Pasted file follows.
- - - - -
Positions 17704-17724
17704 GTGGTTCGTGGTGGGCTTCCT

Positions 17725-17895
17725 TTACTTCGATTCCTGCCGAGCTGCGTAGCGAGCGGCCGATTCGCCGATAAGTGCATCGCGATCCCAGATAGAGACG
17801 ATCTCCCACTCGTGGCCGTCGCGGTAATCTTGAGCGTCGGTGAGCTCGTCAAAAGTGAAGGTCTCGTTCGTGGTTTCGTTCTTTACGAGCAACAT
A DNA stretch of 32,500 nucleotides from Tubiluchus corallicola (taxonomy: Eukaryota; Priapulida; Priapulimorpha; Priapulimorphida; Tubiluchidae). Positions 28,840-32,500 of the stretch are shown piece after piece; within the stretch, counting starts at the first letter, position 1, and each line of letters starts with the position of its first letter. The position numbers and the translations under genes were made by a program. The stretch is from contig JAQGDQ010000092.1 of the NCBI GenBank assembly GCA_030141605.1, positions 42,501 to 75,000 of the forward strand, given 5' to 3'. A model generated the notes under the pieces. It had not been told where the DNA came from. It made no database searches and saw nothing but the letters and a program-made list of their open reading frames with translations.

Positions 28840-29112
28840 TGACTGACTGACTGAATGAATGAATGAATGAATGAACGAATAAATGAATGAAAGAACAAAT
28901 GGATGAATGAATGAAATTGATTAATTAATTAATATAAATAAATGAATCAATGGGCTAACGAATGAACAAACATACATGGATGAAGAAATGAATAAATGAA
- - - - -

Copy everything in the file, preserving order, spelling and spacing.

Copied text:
Positions 17704-17724
17704 GTGGTTCGTGGTGGGCTTCCT

Positions 17725-17895
17725 TTACTTCGATTCCTGCCGAGCTGCGTAGCGAGCGGCCGATTCGCCGATAAGTGCATCGCGATCCCAGATAGAGACG
17801 ATCTCCCACTCGTGGCCGTCGCGGTAATCTTGAGCGTCGGTGAGCTCGTCAAAAGTGAAGGTCTCGTTCGTGGTTTCGTTCTTTACGAGCAACAT
A DNA stretch of 32,500 nucleotides from Tubiluchus corallicola (taxonomy: Eukaryota; Priapulida; Priapulimorpha; Priapulimorphida; Tubiluchidae). Positions 28,840-32,500 of the stretch are shown piece after piece; within the stretch, counting starts at the first letter, position 1, and each line of letters starts with the position of its first letter. The position numbers and the translations under genes were made by a program. The stretch is from contig JAQGDQ010000092.1 of the NCBI GenBank assembly GCA_030141605.1, positions 42,501 to 75,000 of the forward strand, given 5' to 3'. A model generated the notes under the pieces. It had not been told where the DNA came from. It made no database searches and saw nothing but the letters and a program-made list of their open reading frames with translations.

Positions 28840-29112
28840 TGACTGACTGACTGAATGAATGAATGAATGAATGAACGAATAAATGAATGAAAGAACAAAT
28901 GGATGAATGAATGAAATTGATTAATTAATTAATATAAATAAATGAATCAATGGGCTAACGAATGAACAAACATACATGGATGAAGAAATGAATAAATGAA